The IT-Horford Pick & Pop—The Celtics’ New Go-To Play (Jared Weiss): One of the biggest hurdles for the Celtics under Brad Stevens used to be utilizing the bigs on the perimeter. For much of last season, they found great success with Kelly Olynyk raining threes from the elbow. They spent most of Jared Sullinger’s Celtics career trying to turn him into a similar asset, to no avail.
But one of the most valuable contributions Al Horford is bringing to the offense is his use in the pick-and-roll. Stevens finally has his second part of the 1-5 high pick and roll, giving the Celtics the reliability and freedom to always have that simple yet unstoppable play at hand.
It’s all in the power of the booty. Horford uses his rump to set and hold screens as well as anyone since Kevin Garnett. He shuffles his feet, changes his angle and does whatever he needs to do to hold a screen without committing an offensive foul.
Opposing defenses are slowly discovering that zoning up or icing on an IT-AL PnR is a fatal mistake. Horford is able to navigate booty-first to clear out enough room for IT to get deep into the teeth of the defense. Right when they surround him with a trap, with even three defenders as we see below, he slips it back to Al for an open three.
These two plays in the middle of the third quarter keyed the Celtics’ 19-6 run, which put them in control of the game and set up the win over the Nets. It will continue to be the Celtics’ bread and butter throughout the season, especially when teams are active defensively and recovering to the corners when the Celtics’ motion offense is in full swing.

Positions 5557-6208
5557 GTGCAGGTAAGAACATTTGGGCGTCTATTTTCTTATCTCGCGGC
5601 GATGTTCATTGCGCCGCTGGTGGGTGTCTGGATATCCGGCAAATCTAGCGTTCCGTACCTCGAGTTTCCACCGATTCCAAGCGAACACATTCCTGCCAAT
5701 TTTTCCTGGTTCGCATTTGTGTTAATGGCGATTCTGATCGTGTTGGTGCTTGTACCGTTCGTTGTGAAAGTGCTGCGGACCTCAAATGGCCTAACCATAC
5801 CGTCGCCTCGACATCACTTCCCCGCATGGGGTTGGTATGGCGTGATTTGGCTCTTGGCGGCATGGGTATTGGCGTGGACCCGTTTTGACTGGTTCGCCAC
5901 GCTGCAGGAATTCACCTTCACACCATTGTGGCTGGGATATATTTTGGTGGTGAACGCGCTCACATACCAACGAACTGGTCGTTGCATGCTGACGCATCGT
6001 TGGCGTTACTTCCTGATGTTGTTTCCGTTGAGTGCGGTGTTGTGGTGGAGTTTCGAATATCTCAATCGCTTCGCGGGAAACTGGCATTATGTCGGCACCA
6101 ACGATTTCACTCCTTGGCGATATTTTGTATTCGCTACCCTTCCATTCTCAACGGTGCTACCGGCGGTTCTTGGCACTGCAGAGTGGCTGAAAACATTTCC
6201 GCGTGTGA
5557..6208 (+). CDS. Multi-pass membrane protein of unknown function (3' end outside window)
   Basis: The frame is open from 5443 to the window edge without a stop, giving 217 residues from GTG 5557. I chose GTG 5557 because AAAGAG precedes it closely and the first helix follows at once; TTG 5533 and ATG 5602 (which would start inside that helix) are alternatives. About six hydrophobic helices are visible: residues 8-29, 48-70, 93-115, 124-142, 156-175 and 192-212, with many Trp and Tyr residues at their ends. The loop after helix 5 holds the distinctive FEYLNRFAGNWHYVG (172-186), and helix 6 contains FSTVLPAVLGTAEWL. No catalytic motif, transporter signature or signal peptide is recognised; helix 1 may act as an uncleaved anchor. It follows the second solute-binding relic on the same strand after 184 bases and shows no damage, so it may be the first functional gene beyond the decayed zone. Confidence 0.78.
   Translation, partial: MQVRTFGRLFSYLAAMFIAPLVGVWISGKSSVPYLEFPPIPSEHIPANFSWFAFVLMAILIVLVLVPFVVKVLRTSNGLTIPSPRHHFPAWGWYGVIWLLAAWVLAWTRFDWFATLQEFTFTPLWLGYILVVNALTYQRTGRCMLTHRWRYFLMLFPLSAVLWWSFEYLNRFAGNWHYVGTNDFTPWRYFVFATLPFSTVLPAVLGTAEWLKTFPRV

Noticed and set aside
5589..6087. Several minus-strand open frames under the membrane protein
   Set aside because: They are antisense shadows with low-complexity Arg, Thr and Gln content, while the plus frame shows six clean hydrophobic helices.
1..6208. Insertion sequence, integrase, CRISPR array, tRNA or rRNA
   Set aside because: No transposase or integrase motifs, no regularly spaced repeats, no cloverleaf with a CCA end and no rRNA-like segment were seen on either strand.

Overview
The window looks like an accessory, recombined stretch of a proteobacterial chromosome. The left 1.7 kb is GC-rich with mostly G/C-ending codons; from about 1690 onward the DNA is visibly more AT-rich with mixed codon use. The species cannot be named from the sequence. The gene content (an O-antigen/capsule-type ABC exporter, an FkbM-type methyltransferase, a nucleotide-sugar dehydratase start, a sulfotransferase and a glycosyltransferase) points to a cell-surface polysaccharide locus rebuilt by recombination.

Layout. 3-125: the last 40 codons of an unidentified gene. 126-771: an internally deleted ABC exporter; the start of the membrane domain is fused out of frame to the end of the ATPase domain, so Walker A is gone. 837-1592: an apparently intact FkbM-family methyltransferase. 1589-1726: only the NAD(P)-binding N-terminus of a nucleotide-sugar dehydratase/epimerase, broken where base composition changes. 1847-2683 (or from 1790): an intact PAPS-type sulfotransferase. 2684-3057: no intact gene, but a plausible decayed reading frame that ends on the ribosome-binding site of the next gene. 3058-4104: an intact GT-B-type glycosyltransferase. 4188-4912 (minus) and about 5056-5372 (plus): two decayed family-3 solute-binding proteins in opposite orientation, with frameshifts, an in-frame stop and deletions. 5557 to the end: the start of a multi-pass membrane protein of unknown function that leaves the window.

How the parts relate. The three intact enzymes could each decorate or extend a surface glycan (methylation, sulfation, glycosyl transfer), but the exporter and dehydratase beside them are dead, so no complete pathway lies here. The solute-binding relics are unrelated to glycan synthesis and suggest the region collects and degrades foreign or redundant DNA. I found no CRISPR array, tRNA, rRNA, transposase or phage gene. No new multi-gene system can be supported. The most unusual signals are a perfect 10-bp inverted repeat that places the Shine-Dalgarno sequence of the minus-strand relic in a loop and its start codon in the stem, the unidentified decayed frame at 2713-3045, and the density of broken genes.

Horford’s ability to navigate the time-space of a parquet floor epitomizes why his basketball IQ could earn him a Mensa membership. He uses physicality, footwork and all sorts of sly trickery to make small openings last a lifetime. He is great at using a dribble handoff as a subtle screen, sticking his tuchus out to clear out the receiving teammate’s defender.
In this play, he flips to the other side after the DHO to initiate a quick pick and pop with Thomas. Horford holds the screen until Thomas is all the way around, which makes IT’s defender, Isaiah Whitehead, frantically try to catch up to Thomas. With Horford’s man, Brook Lopez, zoning up deep in the paint, there is nobody remotely near Horford to try to contest.